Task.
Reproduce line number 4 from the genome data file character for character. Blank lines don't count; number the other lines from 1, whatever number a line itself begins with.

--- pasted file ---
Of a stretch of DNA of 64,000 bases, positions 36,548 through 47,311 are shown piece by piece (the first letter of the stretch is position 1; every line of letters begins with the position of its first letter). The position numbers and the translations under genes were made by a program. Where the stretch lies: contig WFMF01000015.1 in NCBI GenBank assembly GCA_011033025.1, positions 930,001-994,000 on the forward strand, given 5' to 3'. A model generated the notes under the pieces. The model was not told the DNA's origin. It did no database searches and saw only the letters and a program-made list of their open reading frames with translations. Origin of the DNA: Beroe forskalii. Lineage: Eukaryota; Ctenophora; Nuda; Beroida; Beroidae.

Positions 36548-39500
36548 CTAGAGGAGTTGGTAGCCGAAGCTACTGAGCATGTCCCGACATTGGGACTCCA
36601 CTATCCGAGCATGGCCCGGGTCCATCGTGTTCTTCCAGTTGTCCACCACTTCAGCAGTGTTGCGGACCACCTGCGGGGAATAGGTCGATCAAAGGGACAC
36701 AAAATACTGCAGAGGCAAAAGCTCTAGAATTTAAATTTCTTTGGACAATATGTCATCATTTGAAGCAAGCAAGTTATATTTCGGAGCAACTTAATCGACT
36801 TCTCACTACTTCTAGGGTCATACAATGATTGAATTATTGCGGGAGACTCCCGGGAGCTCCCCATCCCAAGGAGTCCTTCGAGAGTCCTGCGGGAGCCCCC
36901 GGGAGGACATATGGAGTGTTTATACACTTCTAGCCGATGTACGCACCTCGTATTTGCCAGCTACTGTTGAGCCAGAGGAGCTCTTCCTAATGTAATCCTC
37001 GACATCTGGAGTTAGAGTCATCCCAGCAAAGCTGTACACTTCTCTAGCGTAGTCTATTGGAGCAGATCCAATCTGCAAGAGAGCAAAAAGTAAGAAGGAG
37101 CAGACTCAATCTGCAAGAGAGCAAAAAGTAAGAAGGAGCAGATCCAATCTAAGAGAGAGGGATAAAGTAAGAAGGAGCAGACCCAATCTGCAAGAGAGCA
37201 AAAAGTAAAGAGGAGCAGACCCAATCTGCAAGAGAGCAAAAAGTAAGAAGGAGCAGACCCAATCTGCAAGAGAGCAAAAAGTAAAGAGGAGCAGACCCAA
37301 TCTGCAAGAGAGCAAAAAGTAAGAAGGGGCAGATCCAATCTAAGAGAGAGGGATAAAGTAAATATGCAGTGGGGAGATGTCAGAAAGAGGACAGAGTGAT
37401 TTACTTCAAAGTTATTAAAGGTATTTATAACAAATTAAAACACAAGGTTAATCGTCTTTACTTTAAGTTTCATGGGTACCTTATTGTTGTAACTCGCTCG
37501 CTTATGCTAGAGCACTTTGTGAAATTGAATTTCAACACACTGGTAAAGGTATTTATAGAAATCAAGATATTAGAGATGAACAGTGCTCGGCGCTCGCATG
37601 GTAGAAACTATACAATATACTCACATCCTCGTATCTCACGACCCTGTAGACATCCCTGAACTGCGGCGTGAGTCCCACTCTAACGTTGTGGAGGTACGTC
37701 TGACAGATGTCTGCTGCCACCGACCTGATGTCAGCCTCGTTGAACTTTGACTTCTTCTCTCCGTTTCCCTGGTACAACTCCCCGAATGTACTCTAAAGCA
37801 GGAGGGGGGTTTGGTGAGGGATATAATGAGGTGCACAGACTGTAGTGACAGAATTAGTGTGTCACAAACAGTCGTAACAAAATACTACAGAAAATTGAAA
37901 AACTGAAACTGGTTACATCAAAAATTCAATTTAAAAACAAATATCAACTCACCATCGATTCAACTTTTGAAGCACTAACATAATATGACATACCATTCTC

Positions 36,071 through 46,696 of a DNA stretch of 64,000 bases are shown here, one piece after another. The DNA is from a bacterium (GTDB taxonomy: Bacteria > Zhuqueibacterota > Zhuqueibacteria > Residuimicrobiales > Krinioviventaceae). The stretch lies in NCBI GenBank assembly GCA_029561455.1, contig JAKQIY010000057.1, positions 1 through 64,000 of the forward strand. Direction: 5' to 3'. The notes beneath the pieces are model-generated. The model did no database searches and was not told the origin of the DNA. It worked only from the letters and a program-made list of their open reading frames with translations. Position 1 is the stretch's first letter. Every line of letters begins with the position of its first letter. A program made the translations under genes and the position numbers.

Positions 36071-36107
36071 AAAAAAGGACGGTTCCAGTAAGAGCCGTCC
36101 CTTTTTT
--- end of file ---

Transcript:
36601 CTATCCGAGCATGGCCCGGGTCCATCGTGTTCTTCCAGTTGTCCACCACTTCAGCAGTGTTGCGGACCACCTGCGGGGAATAGGTCGATCAAAGGGACAC